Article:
• Foldio: I don't have a DSLR — my phones are my only cameras. However, when it comes to setting up little gadgets for photos as I did in this article and in some of my reviews, I needed an easy solution that doesn't involve reflections or weird backgrounds. I backed the Foldio on Kickstarter and I love it. Unfold it anywhere, no matter the setting, lighting, or background, and you have your very own neat little photo studio. Just watch the video.

  • Kordl2 and Earphone Bag: I have tried dozens of solutions to keep earphones untangled and store them securely when not in use. I eventually settled on this combination. The Kordl2 is unassuming so you can keep it on your earphones at all times, then simply hook both ear wires in when you're done. No matter how you wrap your earphones, they won't tangle. Genius! The earphone bag is a regular pouch that opens and closes easily and can go in any pocket or purse. Nothing more is needed.

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  • Sneakers: Bertel has his Vibrams, I have my sneakers. I'm not partial to any brand, they just have to be comfortable for all-day wear and come in any color under the rainbow. My collection stands at 16 pairs as I write this. Who knows, it might be 18 tomorrow.
  • Scarfs: I have the tendency to catch a cold very often — fun problem for a pharmacist! Scarfs, flu vaccine, exercise, and homeopathy saved me last winter. I'm not tempting fate by changing that formula. For the next 6 months, you won't see me anywhere without a scarf.
  • Tea: Most techies I know can't function without their coffee. I never understood that — I can wake up and be ready for a run in less than 5 minutes. But I've recently gotten in the habit of drinking tea during the day — iced with fruit flavors during the hot season, green with milk during the cold season.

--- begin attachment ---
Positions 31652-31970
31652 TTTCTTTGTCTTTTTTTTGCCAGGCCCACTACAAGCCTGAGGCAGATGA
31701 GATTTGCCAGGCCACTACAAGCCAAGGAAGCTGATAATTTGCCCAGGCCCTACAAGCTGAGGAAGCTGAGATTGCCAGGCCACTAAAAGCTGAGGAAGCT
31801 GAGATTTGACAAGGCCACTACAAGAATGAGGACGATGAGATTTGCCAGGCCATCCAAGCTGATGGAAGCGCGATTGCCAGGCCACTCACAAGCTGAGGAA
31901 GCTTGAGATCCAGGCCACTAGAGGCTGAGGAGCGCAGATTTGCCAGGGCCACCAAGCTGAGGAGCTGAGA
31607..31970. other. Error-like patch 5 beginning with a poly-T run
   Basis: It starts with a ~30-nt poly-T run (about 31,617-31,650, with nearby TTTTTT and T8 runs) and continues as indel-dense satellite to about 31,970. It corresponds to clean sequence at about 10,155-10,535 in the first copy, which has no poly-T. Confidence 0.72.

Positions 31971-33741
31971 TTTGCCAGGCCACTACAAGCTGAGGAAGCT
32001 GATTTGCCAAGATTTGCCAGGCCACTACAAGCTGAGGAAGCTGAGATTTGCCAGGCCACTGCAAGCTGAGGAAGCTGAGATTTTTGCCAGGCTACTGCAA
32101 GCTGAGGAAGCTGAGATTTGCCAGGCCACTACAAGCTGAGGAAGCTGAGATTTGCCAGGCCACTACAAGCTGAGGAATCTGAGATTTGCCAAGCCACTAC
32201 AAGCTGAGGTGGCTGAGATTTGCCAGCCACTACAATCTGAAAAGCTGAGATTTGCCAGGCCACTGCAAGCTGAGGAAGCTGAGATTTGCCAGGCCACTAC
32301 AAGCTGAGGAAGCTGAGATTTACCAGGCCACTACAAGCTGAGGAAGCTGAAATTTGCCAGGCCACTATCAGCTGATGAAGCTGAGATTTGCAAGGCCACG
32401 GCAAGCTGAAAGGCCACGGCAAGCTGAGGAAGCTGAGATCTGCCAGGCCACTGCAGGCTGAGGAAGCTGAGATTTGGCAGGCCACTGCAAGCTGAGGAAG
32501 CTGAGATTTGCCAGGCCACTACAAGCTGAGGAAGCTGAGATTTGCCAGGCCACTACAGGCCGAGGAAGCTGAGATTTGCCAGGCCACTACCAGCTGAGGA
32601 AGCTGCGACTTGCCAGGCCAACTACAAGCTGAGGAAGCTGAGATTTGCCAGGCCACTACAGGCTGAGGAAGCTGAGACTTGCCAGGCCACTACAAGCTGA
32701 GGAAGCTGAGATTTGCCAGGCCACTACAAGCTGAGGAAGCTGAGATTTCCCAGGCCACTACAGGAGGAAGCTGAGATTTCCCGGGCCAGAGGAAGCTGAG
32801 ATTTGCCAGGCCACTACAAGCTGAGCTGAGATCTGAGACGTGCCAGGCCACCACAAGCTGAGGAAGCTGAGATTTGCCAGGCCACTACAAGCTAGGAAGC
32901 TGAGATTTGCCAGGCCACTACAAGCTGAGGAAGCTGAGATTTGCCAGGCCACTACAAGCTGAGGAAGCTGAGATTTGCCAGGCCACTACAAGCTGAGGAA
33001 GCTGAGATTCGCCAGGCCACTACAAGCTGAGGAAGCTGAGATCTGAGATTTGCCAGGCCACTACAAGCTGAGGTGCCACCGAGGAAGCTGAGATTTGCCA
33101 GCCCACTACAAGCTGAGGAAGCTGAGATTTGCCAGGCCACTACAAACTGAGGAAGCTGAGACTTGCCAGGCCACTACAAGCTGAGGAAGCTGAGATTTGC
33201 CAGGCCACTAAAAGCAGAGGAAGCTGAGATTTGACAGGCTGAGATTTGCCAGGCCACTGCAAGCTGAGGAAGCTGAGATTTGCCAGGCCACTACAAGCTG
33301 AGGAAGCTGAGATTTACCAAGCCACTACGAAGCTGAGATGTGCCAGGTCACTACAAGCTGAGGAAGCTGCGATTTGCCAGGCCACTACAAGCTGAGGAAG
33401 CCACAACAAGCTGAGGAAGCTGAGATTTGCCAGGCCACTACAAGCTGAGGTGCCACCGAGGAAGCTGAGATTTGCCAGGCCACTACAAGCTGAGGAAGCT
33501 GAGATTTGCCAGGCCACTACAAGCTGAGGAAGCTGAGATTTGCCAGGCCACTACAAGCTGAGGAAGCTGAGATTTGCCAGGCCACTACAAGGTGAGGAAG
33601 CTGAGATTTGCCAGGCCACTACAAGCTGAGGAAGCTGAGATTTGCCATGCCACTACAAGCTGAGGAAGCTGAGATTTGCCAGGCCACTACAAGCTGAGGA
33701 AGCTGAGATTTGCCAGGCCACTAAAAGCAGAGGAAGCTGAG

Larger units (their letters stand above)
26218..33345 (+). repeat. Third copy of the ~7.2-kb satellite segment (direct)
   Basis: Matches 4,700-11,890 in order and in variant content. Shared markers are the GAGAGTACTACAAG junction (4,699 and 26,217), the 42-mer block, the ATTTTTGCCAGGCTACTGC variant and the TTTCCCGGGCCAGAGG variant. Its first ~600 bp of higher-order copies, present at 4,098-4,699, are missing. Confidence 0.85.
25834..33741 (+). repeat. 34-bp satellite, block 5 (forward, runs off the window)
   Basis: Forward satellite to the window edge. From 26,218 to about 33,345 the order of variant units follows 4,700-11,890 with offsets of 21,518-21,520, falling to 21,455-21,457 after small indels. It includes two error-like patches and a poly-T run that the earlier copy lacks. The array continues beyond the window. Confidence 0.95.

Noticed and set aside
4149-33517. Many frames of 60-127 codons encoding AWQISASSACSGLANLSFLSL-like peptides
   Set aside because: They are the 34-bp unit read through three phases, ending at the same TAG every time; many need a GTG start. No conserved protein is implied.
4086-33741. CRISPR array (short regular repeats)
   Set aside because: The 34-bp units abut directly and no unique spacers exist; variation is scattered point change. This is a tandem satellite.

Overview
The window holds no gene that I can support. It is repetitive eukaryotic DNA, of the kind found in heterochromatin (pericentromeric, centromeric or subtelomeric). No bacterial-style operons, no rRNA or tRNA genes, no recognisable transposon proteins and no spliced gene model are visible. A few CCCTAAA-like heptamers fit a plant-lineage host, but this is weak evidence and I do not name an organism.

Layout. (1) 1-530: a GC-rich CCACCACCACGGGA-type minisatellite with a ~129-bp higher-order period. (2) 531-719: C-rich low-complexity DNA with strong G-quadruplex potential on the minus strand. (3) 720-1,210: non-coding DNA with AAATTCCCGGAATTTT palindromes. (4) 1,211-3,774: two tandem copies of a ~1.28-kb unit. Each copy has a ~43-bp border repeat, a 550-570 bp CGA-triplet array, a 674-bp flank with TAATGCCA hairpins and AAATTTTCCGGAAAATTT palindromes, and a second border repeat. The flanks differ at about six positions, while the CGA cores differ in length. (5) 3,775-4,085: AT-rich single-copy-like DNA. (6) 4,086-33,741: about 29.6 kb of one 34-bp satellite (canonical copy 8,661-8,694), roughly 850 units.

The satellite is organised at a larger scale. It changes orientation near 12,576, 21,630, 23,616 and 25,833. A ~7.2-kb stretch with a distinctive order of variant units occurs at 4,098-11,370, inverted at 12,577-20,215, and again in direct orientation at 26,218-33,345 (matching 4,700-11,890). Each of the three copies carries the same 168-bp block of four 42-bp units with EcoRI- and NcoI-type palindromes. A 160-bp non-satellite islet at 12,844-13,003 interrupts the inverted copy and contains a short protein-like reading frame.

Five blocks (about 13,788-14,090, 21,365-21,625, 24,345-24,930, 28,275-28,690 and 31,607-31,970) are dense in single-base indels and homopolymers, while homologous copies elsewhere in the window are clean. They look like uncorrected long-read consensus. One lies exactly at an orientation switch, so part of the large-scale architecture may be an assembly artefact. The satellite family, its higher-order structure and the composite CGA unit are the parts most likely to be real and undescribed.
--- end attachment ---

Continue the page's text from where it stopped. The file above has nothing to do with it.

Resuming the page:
Conclusion

To say that I have a lot of stuff is an understatement. Some of the items on this list were sent to me for review and were quite good that I continued using them, others I paid for, and some I backed as Kickstarter or Indiegogo projects. I really love good products, hardware or software, and regardless of their provenance or price, especially if they serve a purpose and do it with style and efficiency. And all the items listed above have found a way to fill a need somewhere in my incredibly busy, divided, chaotic, and active life.

So... Congrats on making it this far into this article. If you're still reading and haven't closed the tab while using some colorful language to swear at me, I hope that the time you invested didn't go to waste and you found some cool recommendations for your next shopping spree. I hear Black Friday and Cyber Monday are upon us.

Alternate title: That 5000-Word Article Where Rita Describes Why She's The Poster Child For Consumerism In Our Society